Around the world, people use wetlands to help treat wastewater. University of Lethbridge researchers will look to better understand how these complex systems work by studying the Frank Lake wetland and its watershed near High River, Alberta.
With base funding from Cargill Limited and matching funds from the Natural Sciences and Engineering Research Council (NSERC) of Canada Alliance program totalling approximately $1.5 million, the research team will embark on a five-year project.
Drs. Matt Bogard, Steve Wiseman and Larry Flanagan from ULethbridge will be joined by two researchers, Drs. Kerri Finlay from the University of Regina and Markus Brinkmann from the University of Saskatchewan. Partners in the project include Cargill Limited and the Highwood Management Plan Public Advisory Committee, with support from ULethbridge Professor Emeritus Dr. Stewart Rood and Dr. Peter Leavitt from the University of Regina.
“The goal of this project is to understand the impacts of land use on the health of the Little Bow watershed, with a focus on the role that the Frank Lake wetland plays in processing effluent in this economically important region,” says Bogard, an assistant professor of biology and Canada Research Chair. “We want to provide all stakeholders with scientific knowledge and data to help manage the watershed as best as possible.”
Frank Lake is a restored wetland six kilometres east of High River. Managed by Ducks Unlimited Canada, the wetland is listed as an Important Bird Area. Treated effluent from both the Town of High River and Cargill Limited is released into Frank Lake to maintain water levels. Not only does the wetland provide habitat for birds, it adds another level of effluent treatment by further removing nutrients, salts anulethd other chemicals. The concern for stakeholders is how long it can sustain current levels of treatment, and whether actions can be taken to enhance its functioning.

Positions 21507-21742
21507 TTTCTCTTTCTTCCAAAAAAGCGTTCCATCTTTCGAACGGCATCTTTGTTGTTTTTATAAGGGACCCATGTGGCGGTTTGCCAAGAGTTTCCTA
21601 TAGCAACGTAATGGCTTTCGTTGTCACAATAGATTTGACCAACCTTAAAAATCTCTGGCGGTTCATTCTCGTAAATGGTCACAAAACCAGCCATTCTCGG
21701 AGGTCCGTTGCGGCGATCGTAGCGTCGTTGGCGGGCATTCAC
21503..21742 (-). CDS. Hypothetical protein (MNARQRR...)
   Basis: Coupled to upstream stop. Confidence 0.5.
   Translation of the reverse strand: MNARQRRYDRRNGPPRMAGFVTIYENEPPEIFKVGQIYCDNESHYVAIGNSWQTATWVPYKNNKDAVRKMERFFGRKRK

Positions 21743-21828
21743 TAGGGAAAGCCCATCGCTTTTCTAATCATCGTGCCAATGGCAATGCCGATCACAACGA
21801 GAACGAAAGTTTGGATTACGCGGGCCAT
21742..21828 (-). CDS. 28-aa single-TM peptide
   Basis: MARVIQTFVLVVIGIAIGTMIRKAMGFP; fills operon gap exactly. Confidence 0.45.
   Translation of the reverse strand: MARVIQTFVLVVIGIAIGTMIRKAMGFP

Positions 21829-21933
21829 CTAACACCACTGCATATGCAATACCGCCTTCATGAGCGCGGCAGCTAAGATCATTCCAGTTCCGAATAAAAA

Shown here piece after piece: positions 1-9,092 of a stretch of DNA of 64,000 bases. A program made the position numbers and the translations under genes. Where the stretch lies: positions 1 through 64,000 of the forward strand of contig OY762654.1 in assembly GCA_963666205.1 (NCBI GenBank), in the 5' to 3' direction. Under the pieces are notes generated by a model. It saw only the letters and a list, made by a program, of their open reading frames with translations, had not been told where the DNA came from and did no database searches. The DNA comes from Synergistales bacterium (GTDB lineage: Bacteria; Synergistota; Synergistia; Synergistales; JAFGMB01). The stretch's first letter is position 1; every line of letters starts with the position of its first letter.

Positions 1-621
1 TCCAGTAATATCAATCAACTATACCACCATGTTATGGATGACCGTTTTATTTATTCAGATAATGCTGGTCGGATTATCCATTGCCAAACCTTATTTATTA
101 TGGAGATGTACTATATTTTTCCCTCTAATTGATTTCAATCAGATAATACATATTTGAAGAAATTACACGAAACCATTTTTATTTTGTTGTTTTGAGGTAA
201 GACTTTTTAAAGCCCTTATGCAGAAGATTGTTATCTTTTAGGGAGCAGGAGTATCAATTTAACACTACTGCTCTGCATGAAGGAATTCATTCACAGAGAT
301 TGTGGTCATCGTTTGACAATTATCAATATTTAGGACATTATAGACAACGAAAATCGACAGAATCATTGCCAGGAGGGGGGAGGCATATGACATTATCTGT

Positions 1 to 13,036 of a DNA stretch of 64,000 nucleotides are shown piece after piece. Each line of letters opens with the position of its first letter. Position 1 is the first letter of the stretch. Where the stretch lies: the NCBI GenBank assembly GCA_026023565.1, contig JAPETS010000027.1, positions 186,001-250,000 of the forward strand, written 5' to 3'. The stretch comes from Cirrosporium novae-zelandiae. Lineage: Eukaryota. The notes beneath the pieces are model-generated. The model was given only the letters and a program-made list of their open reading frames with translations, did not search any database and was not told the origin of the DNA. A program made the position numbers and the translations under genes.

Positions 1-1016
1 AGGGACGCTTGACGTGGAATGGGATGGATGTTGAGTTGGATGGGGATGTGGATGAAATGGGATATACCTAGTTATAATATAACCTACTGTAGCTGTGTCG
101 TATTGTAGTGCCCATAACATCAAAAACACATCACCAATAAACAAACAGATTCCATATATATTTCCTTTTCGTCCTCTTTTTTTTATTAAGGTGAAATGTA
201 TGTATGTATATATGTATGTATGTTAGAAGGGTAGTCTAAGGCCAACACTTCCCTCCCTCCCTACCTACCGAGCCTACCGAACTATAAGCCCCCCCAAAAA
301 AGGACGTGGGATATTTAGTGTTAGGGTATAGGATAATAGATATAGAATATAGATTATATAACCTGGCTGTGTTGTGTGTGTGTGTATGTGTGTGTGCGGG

The wetland is also part of a larger watershed. Frank Lake flows periodically into the Little Bow River, which begins near High River and eventually joins the Oldman River. Along the way, other communities located within the watershed add effluent, and surrounding land uses include feedlot operations. By studying the whole basin, the researchers hope to gain an understanding of how the entire system works. The researchers will examine nutrient cycling in the watershed, water quality, aquatic ecology, health of the wetland and surrounding vegetation, and effluent toxicity.
“Part of the goal of this project is to tease apart the influence of different land uses on watershed health, so that future management decisions can better evaluate impacts of individual land uses,” says Bogard. “Much of the water used by humanity is released back into the environment as wastewater, so this project has major implications for watershed and wastewater management worldwide.”
Find this news release online at Frank Lake wetland.